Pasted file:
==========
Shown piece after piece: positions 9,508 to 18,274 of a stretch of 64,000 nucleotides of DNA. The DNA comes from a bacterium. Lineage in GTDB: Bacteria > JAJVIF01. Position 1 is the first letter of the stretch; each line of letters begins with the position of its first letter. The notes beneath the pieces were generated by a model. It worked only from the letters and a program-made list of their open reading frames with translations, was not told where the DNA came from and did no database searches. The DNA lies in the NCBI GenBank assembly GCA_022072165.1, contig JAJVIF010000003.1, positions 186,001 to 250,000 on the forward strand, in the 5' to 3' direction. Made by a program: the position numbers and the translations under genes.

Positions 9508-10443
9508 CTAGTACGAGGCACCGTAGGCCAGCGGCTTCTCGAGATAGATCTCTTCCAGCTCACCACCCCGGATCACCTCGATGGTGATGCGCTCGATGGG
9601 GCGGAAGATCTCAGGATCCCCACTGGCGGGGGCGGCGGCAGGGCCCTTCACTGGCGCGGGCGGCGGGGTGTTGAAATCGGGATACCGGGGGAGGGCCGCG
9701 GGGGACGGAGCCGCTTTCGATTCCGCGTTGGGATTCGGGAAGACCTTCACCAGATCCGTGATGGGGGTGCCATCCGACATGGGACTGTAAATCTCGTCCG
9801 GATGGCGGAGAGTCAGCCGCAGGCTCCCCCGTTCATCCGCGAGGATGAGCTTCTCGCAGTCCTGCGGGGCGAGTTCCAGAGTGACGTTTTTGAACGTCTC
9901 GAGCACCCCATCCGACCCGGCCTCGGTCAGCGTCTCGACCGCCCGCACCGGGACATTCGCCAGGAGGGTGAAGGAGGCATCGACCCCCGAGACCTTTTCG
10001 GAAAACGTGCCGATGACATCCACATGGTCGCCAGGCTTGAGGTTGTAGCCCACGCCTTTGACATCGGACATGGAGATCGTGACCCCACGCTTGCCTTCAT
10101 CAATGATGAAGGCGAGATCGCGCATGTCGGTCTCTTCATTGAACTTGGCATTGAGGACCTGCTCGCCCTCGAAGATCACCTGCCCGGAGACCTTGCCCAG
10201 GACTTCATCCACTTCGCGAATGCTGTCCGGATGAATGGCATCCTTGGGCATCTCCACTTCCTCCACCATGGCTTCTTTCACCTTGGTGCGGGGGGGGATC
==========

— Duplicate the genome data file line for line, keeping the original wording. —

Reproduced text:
Shown piece after piece: positions 9,508 to 18,274 of a stretch of 64,000 nucleotides of DNA. The DNA comes from a bacterium. Lineage in GTDB: Bacteria > JAJVIF01. Position 1 is the first letter of the stretch; each line of letters begins with the position of its first letter. The notes beneath the pieces were generated by a model. It worked only from the letters and a program-made list of their open reading frames with translations, was not told where the DNA came from and did no database searches. The DNA lies in the NCBI GenBank assembly GCA_022072165.1, contig JAJVIF010000003.1, positions 186,001 to 250,000 on the forward strand, in the 5' to 3' direction. Made by a program: the position numbers and the translations under genes.

Positions 9508-10443
9508 CTAGTACGAGGCACCGTAGGCCAGCGGCTTCTCGAGATAGATCTCTTCCAGCTCACCACCCCGGATCACCTCGATGGTGATGCGCTCGATGGG
9601 GCGGAAGATCTCAGGATCCCCACTGGCGGGGGCGGCGGCAGGGCCCTTCACTGGCGCGGGCGGCGGGGTGTTGAAATCGGGATACCGGGGGAGGGCCGCG
9701 GGGGACGGAGCCGCTTTCGATTCCGCGTTGGGATTCGGGAAGACCTTCACCAGATCCGTGATGGGGGTGCCATCCGACATGGGACTGTAAATCTCGTCCG
9801 GATGGCGGAGAGTCAGCCGCAGGCTCCCCCGTTCATCCGCGAGGATGAGCTTCTCGCAGTCCTGCGGGGCGAGTTCCAGAGTGACGTTTTTGAACGTCTC
9901 GAGCACCCCATCCGACCCGGCCTCGGTCAGCGTCTCGACCGCCCGCACCGGGACATTCGCCAGGAGGGTGAAGGAGGCATCGACCCCCGAGACCTTTTCG
10001 GAAAACGTGCCGATGACATCCACATGGTCGCCAGGCTTGAGGTTGTAGCCCACGCCTTTGACATCGGACATGGAGATCGTGACCCCACGCTTGCCTTCAT
10101 CAATGATGAAGGCGAGATCGCGCATGTCGGTCTCTTCATTGAACTTGGCATTGAGGACCTGCTCGCCCTCGAAGATCACCTGCCCGGAGACCTTGCCCAG
10201 GACTTCATCCACTTCGCGAATGCTGTCCGGATGAATGGCATCCTTGGGCATCTCCACTTCCTCCACCATGGCTTCTTTCACCTTGGTGCGGGGGGGGATC